February 24, 2010

Objectify Me ...


A few years ago, someone made a movie called Super Size Me. It featured a man who ate nothing but McDonald's fast food for an entire month.

Someone should make a movie called Objectify Me about how young people in particular are subjected to overtly sexualized images in our culture.

We live in a time where men and women are shamelessly objectified in the media, in art, and in society at large. This, of course, is nothing new. The human body has been objectified for thousands of years in thousands of ways. What makes today's objectification so egregious is the ubiquitousness of the "new media" that promulgates such images. Movies, DVDs, cell phones, web cams, blogs, television and so on, have all been used to advance a sexualized culture to sell everything from cars to video games.

Before continuing, let's define our terms. To objectify a human person is to focus exclusively on his or her sexual value. In other words, to objectify someone is to focus on the body or the physical to the exclusion of all else.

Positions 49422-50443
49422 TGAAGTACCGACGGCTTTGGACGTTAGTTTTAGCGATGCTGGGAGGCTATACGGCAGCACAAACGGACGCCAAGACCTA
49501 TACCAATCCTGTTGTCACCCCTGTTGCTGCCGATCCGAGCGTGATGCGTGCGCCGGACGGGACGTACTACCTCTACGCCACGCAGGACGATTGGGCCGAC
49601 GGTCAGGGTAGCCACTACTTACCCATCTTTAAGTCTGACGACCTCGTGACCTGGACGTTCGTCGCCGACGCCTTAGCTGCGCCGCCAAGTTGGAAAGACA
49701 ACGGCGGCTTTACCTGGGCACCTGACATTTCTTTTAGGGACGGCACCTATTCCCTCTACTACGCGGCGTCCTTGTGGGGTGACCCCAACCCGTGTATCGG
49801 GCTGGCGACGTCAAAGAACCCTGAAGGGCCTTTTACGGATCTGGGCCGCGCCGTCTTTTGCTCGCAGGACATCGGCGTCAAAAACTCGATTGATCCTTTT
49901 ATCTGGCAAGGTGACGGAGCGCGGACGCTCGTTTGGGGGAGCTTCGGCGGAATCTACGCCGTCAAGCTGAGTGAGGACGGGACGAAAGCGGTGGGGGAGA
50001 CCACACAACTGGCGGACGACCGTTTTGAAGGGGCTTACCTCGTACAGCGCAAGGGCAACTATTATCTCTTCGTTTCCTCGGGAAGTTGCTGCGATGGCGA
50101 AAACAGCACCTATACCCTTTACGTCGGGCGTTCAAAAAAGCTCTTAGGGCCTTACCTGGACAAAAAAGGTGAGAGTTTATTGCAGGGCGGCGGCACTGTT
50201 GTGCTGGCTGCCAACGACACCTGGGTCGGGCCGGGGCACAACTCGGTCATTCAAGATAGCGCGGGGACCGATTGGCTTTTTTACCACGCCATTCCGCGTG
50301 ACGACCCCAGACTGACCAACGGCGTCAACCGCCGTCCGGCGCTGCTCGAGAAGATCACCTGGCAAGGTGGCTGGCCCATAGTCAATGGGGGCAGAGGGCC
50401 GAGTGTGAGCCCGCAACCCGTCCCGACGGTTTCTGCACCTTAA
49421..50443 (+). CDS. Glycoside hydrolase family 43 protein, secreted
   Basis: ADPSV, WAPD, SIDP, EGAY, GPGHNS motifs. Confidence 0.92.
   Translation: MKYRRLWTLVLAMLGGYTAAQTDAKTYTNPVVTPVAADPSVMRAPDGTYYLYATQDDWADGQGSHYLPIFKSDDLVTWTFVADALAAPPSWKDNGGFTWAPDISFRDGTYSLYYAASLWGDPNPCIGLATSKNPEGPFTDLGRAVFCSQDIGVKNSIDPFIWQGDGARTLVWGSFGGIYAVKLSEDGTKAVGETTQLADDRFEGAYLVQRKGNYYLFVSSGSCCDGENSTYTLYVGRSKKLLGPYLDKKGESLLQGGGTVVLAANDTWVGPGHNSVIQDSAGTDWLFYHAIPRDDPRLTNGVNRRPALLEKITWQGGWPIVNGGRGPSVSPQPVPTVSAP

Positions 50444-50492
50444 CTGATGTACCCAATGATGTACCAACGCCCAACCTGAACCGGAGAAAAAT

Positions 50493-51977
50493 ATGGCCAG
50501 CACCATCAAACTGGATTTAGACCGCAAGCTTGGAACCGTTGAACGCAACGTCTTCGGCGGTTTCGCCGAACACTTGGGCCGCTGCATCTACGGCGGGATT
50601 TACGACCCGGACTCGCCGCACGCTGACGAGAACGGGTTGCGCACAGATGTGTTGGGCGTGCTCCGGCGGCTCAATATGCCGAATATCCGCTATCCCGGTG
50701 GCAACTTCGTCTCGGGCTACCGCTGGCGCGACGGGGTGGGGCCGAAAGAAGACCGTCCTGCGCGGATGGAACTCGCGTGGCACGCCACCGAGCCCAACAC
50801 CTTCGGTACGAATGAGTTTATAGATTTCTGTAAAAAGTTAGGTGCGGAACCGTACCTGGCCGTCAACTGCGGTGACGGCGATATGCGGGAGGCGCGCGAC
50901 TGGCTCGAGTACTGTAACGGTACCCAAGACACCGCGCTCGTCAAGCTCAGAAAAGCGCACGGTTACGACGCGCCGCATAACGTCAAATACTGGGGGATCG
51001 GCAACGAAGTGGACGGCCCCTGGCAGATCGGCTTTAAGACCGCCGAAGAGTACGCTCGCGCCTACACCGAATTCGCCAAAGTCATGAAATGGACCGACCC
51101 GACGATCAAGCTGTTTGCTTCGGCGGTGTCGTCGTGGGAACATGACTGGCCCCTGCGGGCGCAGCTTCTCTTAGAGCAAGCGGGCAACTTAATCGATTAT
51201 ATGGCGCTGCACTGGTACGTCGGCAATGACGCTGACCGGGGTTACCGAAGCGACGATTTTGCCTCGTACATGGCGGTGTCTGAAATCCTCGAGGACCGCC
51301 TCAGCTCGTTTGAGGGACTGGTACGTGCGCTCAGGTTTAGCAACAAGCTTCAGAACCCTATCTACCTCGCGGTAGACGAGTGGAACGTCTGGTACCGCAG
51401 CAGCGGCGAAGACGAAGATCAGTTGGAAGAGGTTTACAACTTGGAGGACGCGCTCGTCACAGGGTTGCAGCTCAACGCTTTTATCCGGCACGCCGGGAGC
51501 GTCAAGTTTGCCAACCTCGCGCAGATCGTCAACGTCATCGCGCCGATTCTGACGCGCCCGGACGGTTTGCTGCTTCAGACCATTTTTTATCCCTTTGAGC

A person is more than his or her physical parts. For one thing, we are "ensouled" beings. The fact that we possess immortal souls, made in the image and likeness of God, is just one of the reasons that we are above all of creation while still being a part of it. We also have minds with which to think and reason. Our capacity to reason is another thing that makes us unique.

Pornography is the ultimate objectification of the human person. By focusing exclusively on a person's "sexual parts," we ignore their character, their emotions, their hopes, dreams, and ambitions. We ignore the rich inner life each of us have. We ignore the unrepeatable gift and infinite value that each of us are in our humanity.

The young are especially suseptable to this sexualization and objectivication. Imagine hitting puberty and being innandated with sex related media before you even knew what hit you. Is it any wonder that adolescant girls in industrialized countries are growing up faster and having sex earlier than just a generation ago? In a recent poll of sixteen year-old girls 70% of respondants said they would rather be seen as sexy than smart.

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